High-order asynchrony-tolerant finite difference schemes for partial differential equations
Aditya, Konduri; Donzis, Diego A.
2017-12-01
Synchronizations of processing elements (PEs) in massively parallel simulations, which arise due to communication or load imbalances between PEs, significantly affect the scalability of scientific applications. We have recently proposed a method based on finite-difference schemes to solve partial differential equations in an asynchronous fashion - synchronization between PEs is relaxed at a mathematical level. While standard schemes can maintain their stability in the presence of asynchrony, their accuracy is drastically affected. In this work, we present a general methodology to derive asynchrony-tolerant (AT) finite difference schemes of arbitrary order of accuracy, which can maintain their accuracy when synchronizations are relaxed. We show that there are several choices available in selecting a stencil to derive these schemes and discuss their effect on numerical and computational performance. We provide a simple classification of schemes based on the stencil and derive schemes that are representative of different classes. Their numerical error is rigorously analyzed within a statistical framework to obtain the overall accuracy of the solution. Results from numerical experiments are used to validate the performance of the schemes.
Energy Technology Data Exchange (ETDEWEB)
Richard C. Martineau; Ray A. Berry
2003-04-01
A new semi-implicit pressure-based Computational Fluid Dynamics (CFD) scheme for simulating a wide range of transient and steady, inviscid and viscous compressible flow on unstructured finite elements is presented here. This new CFD scheme, termed the PCICEFEM (Pressure-Corrected ICE-Finite Element Method) scheme, is composed of three computational phases, an explicit predictor, an elliptic pressure Poisson solution, and a semiimplicit pressure-correction of the flow variables. The PCICE-FEM scheme is capable of second-order temporal accuracy by incorporating a combination of a time-weighted form of the two-step Taylor-Galerkin Finite Element Method scheme as an explicit predictor for the balance of momentum equations and the finite element form of a time-weighted trapezoid rule method for the semi-implicit form of the governing hydrodynamic equations. Second-order spatial accuracy is accomplished by linear unstructured finite element discretization. The PCICE-FEM scheme employs Flux-Corrected Transport as a high-resolution filter for shock capturing. The scheme is capable of simulating flows from the nearly incompressible to the high supersonic flow regimes. The PCICE-FEM scheme represents an advancement in mass-momentum coupled, pressurebased schemes. The governing hydrodynamic equations for this scheme are the conservative form of the balance of momentum equations (Navier-Stokes), mass conservation equation, and total energy equation. An operator splitting process is performed along explicit and implicit operators of the semi-implicit governing equations to render the PCICE-FEM scheme in the class of predictor-corrector schemes. The complete set of semi-implicit governing equations in the PCICE-FEM scheme are cast in this form, an explicit predictor phase and a semi-implicit pressure-correction phase with the elliptic pressure Poisson solution coupling the predictor-corrector phases. The result of this predictor-corrector formulation is that the pressure Poisson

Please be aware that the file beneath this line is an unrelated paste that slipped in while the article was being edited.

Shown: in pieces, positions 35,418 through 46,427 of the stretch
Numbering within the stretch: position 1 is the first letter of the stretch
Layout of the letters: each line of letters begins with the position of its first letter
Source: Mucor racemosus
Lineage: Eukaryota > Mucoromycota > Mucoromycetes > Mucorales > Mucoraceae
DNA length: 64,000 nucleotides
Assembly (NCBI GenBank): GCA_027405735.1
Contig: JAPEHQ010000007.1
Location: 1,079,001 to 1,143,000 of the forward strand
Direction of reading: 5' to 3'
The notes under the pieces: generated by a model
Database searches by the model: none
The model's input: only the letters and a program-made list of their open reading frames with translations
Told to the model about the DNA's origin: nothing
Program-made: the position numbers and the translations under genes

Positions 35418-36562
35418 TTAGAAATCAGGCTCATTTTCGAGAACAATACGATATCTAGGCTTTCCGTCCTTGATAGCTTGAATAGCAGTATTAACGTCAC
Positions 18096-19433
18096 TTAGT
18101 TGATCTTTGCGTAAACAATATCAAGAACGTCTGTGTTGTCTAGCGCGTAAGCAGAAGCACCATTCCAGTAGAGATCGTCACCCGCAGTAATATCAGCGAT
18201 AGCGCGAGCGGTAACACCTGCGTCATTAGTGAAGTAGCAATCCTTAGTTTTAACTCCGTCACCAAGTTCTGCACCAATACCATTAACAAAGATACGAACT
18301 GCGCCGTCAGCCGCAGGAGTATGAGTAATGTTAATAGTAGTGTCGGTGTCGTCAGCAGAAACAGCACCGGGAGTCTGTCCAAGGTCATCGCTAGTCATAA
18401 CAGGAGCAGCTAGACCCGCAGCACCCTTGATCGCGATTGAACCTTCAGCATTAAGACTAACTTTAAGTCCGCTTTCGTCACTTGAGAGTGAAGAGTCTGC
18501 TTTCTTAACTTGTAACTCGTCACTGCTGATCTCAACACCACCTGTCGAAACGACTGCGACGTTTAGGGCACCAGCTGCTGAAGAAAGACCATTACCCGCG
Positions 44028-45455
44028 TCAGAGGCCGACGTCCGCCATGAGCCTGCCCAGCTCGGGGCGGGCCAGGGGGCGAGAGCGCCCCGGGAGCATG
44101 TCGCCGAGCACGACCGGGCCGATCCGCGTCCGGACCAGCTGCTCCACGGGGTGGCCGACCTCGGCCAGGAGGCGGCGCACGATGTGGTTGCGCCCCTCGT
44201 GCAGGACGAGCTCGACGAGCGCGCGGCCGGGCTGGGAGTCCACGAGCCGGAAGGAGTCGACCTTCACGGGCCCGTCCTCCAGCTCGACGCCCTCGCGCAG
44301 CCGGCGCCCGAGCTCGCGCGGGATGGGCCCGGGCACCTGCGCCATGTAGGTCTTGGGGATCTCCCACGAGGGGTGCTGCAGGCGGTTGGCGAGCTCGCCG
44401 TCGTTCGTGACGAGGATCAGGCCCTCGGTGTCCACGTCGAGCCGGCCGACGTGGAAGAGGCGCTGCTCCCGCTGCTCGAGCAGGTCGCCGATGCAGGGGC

Implicit and semi-implicit schemes in the Versatile Advection Code : numerical tests
Tóth, G.; Keppens, R.; Bochev, Mikhail A.
1998-01-01
We describe and evaluate various implicit and semi-implicit time integration schemes applied to the numerical simulation of hydrodynamical and magnetohydrodynamical problems. The schemes were implemented recently in the software package Versatile Advection Code, which uses modern shock capturing